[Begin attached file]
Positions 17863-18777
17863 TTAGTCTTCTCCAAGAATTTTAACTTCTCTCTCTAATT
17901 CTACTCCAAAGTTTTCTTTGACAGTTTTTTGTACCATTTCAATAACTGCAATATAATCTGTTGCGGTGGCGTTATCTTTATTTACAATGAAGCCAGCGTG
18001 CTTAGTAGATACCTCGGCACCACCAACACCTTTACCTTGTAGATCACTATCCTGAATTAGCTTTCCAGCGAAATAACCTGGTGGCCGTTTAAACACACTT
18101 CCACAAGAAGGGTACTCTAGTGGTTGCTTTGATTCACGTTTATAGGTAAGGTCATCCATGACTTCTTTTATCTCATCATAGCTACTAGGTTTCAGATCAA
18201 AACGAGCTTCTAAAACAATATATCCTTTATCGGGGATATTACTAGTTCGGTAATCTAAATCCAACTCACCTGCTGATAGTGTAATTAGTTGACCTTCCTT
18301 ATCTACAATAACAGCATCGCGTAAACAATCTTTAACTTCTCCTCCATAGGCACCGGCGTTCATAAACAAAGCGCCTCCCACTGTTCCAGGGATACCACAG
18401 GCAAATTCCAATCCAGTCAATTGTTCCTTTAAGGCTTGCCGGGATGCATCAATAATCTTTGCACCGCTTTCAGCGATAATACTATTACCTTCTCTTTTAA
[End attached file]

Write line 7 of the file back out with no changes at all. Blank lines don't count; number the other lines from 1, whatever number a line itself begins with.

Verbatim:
18301 ATCTACAATAACAGCATCGCGTAAACAATCTTTAACTTCTCCTCCATAGGCACCGGCGTTCATAAACAAAGCGCCTCCCACTGTTCCAGGGATACCACAG